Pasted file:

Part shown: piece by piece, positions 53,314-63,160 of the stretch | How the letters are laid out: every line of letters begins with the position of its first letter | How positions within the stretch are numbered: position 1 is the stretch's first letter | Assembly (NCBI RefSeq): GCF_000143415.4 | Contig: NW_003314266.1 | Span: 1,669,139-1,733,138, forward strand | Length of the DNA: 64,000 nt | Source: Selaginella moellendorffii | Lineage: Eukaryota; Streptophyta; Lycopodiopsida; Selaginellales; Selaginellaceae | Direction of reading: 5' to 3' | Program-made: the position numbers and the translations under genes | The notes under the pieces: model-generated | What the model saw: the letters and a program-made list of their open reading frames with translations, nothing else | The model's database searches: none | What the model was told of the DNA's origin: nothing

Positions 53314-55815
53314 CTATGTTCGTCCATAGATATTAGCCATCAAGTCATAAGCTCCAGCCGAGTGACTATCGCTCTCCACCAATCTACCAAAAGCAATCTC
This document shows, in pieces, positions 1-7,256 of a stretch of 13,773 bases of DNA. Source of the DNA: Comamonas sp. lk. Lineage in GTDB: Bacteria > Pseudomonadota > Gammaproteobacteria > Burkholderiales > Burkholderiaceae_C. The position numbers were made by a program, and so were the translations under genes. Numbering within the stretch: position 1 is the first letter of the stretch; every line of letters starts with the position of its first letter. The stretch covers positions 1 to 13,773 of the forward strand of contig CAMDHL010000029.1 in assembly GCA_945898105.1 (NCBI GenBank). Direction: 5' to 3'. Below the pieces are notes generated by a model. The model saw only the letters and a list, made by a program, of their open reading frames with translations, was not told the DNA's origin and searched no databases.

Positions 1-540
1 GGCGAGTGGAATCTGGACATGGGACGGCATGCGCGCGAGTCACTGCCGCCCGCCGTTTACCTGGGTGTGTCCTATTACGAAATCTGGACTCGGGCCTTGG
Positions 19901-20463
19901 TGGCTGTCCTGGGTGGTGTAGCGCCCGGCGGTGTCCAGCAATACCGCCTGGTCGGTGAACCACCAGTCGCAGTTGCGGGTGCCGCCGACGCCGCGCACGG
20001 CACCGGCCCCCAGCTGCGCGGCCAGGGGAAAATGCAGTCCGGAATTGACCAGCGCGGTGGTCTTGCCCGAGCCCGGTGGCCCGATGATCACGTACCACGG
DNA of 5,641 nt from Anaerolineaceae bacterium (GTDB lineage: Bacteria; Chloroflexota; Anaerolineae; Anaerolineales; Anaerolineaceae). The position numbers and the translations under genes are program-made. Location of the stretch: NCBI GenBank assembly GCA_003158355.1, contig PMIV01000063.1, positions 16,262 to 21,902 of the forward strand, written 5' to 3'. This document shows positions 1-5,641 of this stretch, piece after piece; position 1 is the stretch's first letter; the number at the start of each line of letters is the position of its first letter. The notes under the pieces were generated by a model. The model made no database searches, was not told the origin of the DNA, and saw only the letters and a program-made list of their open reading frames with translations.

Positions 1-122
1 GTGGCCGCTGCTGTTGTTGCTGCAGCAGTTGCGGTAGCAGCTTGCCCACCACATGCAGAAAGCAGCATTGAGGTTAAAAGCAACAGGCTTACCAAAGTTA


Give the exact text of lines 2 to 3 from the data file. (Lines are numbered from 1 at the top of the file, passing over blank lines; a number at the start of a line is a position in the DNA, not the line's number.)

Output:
Positions 53314-55815
53314 CTATGTTCGTCCATAGATATTAGCCATCAAGTCATAAGCTCCAGCCGAGTGACTATCGCTCTCCACCAATCTACCAAAAGCAATCTC